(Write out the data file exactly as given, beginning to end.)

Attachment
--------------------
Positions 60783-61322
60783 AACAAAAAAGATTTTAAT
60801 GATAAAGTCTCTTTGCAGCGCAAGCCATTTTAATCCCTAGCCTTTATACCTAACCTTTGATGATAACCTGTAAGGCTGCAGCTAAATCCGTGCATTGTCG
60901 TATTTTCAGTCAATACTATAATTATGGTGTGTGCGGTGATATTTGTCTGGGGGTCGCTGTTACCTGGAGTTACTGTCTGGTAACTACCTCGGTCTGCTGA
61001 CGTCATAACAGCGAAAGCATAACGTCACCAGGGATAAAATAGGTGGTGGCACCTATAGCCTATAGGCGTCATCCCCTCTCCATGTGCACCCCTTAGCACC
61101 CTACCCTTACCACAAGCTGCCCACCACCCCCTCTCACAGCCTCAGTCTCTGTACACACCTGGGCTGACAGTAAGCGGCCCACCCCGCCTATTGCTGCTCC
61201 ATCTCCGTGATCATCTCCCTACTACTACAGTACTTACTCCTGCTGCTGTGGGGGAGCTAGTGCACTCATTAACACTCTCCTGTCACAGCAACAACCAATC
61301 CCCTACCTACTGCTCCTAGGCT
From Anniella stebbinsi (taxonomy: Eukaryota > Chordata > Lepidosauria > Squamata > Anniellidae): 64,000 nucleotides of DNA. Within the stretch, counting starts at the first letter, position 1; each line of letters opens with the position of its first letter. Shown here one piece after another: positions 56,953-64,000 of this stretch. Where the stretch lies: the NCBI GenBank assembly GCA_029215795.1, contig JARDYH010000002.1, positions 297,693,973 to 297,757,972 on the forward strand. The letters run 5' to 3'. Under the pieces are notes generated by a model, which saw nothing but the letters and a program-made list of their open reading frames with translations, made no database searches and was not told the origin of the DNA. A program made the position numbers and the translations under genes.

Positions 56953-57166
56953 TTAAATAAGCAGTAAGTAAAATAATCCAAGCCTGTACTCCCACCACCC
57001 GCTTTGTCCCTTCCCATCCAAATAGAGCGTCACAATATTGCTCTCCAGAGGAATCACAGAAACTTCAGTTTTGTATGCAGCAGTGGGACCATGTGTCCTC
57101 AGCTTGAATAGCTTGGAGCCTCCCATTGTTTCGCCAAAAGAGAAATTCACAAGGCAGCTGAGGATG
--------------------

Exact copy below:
Positions 60783-61322
60783 AACAAAAAAGATTTTAAT
60801 GATAAAGTCTCTTTGCAGCGCAAGCCATTTTAATCCCTAGCCTTTATACCTAACCTTTGATGATAACCTGTAAGGCTGCAGCTAAATCCGTGCATTGTCG
60901 TATTTTCAGTCAATACTATAATTATGGTGTGTGCGGTGATATTTGTCTGGGGGTCGCTGTTACCTGGAGTTACTGTCTGGTAACTACCTCGGTCTGCTGA
61001 CGTCATAACAGCGAAAGCATAACGTCACCAGGGATAAAATAGGTGGTGGCACCTATAGCCTATAGGCGTCATCCCCTCTCCATGTGCACCCCTTAGCACC
61101 CTACCCTTACCACAAGCTGCCCACCACCCCCTCTCACAGCCTCAGTCTCTGTACACACCTGGGCTGACAGTAAGCGGCCCACCCCGCCTATTGCTGCTCC
61201 ATCTCCGTGATCATCTCCCTACTACTACAGTACTTACTCCTGCTGCTGTGGGGGAGCTAGTGCACTCATTAACACTCTCCTGTCACAGCAACAACCAATC
61301 CCCTACCTACTGCTCCTAGGCT
From Anniella stebbinsi (taxonomy: Eukaryota > Chordata > Lepidosauria > Squamata > Anniellidae): 64,000 nucleotides of DNA. Within the stretch, counting starts at the first letter, position 1; each line of letters opens with the position of its first letter. Shown here one piece after another: positions 56,953-64,000 of this stretch. Where the stretch lies: the NCBI GenBank assembly GCA_029215795.1, contig JARDYH010000002.1, positions 297,693,973 to 297,757,972 on the forward strand. The letters run 5' to 3'. Under the pieces are notes generated by a model, which saw nothing but the letters and a program-made list of their open reading frames with translations, made no database searches and was not told the origin of the DNA. A program made the position numbers and the translations under genes.

Positions 56953-57166
56953 TTAAATAAGCAGTAAGTAAAATAATCCAAGCCTGTACTCCCACCACCC
57001 GCTTTGTCCCTTCCCATCCAAATAGAGCGTCACAATATTGCTCTCCAGAGGAATCACAGAAACTTCAGTTTTGTATGCAGCAGTGGGACCATGTGTCCTC
57101 AGCTTGAATAGCTTGGAGCCTCCCATTGTTTCGCCAAAAGAGAAATTCACAAGGCAGCTGAGGATG